happy happy


I shiver down to breakfast in the Hotel Mercure in Salzburg, the land of Mozart. (Poor old Mozart, from whom they have wrung Mozart perfume and mobile telephone rings.) It is eight degrees, quite a shock from the thirty at home, and I have, as always, packed the wrong clothes. It is hosing down with icy rain and I am wearing Birkenstock sandals. At the buffet, Bircher muesli is the only healthy option and I order a cappucino from the bar. The cereal is over-sweet and the coffee mediocre. I am fumbling with having to speak at all first thing in the morning, let alone in two foreign languages -

"Gruss Jour";"Bongott";" Haben si gut dormiert?";" Je voudrais gerne eine caffé boiren"...

- when suddenly everything begins to rattle and shake. Glasses teeter on table edges, six-seed rolls tremble and whirlpools appear as if from nowhere in coffee cups........ The singers have arrived! Their booming salutations ring like giants through the room rendering our small talk insignificant. The aerobics class for the four prize larynx', with its timbre and acoustic testing on "Pass the milk" (How deep in my belly can I feel it? Are my nostrils vibrating perfectly?....), has begun and the waitresses quake to their milky alpine core. What a hell it must be to live inside your instrument!

Five minutes is about as much as I can take this early in the day so I return to my room with a schwarzbrot and sausage lunch wrapped in a napkin to attempt a loving kindness meditation on divas.

Later, we work our way through Handel's glorious score. We are asked by the Maestro to play arias about tender love like a huge Salzburger Knockel; he invites us to have a token titter about the aria called 'free and gay' at his expense ("It's a good thing", he adds) and, since sheep must always appear in Handel somewhere, he produces an on the spot woolly lollop on his rostrum to illustrate the bass line he is searching for ( "you know - like the end of the arte program"). The 'happy happy' aria, with it's stream of finger-twisting quavers will hopefully be happier in the concert once we have learned the notes.....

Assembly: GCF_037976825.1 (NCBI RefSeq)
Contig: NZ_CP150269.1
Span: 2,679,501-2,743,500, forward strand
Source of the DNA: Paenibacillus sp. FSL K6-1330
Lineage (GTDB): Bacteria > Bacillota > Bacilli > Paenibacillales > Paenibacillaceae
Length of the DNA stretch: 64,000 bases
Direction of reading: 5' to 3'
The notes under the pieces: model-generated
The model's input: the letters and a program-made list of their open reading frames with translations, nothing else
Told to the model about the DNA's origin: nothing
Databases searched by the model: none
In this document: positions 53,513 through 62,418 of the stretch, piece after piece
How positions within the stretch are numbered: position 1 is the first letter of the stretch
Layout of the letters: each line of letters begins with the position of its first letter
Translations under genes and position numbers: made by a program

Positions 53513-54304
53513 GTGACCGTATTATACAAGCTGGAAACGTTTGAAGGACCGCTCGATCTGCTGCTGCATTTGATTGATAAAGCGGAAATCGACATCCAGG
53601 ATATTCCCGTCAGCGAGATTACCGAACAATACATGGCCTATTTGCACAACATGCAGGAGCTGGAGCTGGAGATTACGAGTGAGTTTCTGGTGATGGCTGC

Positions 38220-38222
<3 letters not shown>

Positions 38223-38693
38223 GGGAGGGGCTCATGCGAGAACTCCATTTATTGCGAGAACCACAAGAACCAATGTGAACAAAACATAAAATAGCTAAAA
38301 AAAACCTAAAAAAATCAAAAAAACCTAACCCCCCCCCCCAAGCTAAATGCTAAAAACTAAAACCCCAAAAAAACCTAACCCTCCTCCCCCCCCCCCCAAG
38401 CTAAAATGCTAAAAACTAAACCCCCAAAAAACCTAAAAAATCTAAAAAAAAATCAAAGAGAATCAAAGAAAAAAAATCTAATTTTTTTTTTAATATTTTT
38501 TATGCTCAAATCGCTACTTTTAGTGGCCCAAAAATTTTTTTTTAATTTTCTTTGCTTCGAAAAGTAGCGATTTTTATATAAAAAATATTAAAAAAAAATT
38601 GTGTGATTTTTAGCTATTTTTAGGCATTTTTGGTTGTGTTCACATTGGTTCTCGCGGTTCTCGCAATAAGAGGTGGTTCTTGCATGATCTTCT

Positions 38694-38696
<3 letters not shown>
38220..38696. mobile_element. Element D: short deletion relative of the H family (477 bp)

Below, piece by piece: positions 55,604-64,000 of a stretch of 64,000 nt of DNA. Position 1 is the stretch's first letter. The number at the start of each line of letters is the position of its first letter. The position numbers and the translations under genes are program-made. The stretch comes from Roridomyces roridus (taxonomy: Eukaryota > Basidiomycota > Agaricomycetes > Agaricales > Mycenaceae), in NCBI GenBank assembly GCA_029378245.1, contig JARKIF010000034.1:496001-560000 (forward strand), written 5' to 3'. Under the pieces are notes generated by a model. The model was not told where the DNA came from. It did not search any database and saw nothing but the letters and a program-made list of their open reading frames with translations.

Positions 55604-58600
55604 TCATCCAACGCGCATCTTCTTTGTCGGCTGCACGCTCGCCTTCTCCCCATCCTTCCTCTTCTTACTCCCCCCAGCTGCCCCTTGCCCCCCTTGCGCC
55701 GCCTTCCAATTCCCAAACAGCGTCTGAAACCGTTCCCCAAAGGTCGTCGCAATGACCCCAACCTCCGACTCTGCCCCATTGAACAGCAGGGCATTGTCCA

We arrive at the fugue, and the bass, the indomitable Alan Ewing, enters softly from right behind me. I am trying not to push the sexual metaphor here, but his voice actually does pour into my ribcage like schlagsahne, lubricating my insides, and it's celtic ring actually does inject golden decibels into my soul like royal jelly... The tears come at last - a crystal fountain released from within. Any breakfast annoyance is, naturally, instantly replaced by adoration.

The next evening we share this moving tale of Galitea's grief (and, as far as I understand it so far and I may be wrong, consequent transformation by a toad into a fountain....?) with 2400 music loving dirndles (yes they even make them in Indian silk check) and lederhosen in the Grosses Festspielhaus. It is electric: The happy quavers fly, gay crotchets bop, grief-stricken minims wail. We have a standing ovation. The Maestro holds up the score in the age-old tradition of conductors and Handel takes his much merited bow with us.


...to attempt a loving kindness meditation on divas.This is the best laugh that I've had today. I also love the imagery of singers living inside their instruments. When I'm singing a lot, I love that intimate connection, a sense of oneness, between my voice and my self. (Not so much fun when I'm out of practice, and my voice feels like a separate thing.) I feel that connection with my violin as well, but it's more complicated, and more fleeting.

I, too, would love a copy of your "loving kindness meditation on divas" ... we have plenty of them in the church, too! It would be fantastic if you could get an audio thing going on your blog, so we could actually listen to pieces of your performances ... but that is probably a copyright issue.

Lovely.I soar with you. Vicarious as ever.

You know that sexy response you had to Alan Ewing's singing? Well, the thing about living inside your instrument is that you can have all those kinds of feelings on your own, and then when you duet, it's intensified (in a way that being accompanied by an instrument doesn't achieve), and good small ensemble singing... well, I can't say whether it's like group sex because I've only done one and not the other, but when it goes well it feels like I imagine good group sex would feel. I played instruments but couldn't get on with any of them (wind instruments were best, probably because they're nearest to singing) - I didn't like the separation, the inanimateness - I couldn't feel the instrument's vibrations well enough to get in harmony with it. When I sang this wasn't a problem. I can see how the loud speaking voices of trained singers would be hell for other people to live around. Or, maybe I should say, I've been told.Oops, I appear to have come out!!! (But it's not much of a revelation as I haven't sung for years and years.)I loved this post. I so enjoy the way you look at things. And, yes, the vicarious pleasure of your musical descriptions.

zinnia you are an ex diva!!! you know what they say - lapsed catholics are always the worst....(and of course singing is the ultimate!)

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